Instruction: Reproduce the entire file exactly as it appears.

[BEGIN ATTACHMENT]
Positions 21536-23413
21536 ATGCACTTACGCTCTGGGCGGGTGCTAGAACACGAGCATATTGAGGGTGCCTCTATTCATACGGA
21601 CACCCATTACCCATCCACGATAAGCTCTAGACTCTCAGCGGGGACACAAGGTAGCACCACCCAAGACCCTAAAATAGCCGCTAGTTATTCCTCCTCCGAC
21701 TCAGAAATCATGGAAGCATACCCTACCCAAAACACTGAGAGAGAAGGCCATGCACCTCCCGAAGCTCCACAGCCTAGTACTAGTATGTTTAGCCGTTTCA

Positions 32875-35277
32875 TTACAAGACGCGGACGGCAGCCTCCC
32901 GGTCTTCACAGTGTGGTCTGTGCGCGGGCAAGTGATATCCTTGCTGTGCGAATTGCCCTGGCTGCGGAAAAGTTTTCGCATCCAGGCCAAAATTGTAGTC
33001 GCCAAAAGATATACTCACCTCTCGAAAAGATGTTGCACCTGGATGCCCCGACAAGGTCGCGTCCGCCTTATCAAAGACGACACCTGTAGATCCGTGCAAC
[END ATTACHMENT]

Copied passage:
Positions 21536-23413
21536 ATGCACTTACGCTCTGGGCGGGTGCTAGAACACGAGCATATTGAGGGTGCCTCTATTCATACGGA
21601 CACCCATTACCCATCCACGATAAGCTCTAGACTCTCAGCGGGGACACAAGGTAGCACCACCCAAGACCCTAAAATAGCCGCTAGTTATTCCTCCTCCGAC
21701 TCAGAAATCATGGAAGCATACCCTACCCAAAACACTGAGAGAGAAGGCCATGCACCTCCCGAAGCTCCACAGCCTAGTACTAGTATGTTTAGCCGTTTCA

Positions 32875-35277
32875 TTACAAGACGCGGACGGCAGCCTCCC
32901 GGTCTTCACAGTGTGGTCTGTGCGCGGGCAAGTGATATCCTTGCTGTGCGAATTGCCCTGGCTGCGGAAAAGTTTTCGCATCCAGGCCAAAATTGTAGTC
33001 GCCAAAAGATATACTCACCTCTCGAAAAGATGTTGCACCTGGATGCCCCGACAAGGTCGCGTCCGCCTTATCAAAGACGACACCTGTAGATCCGTGCAAC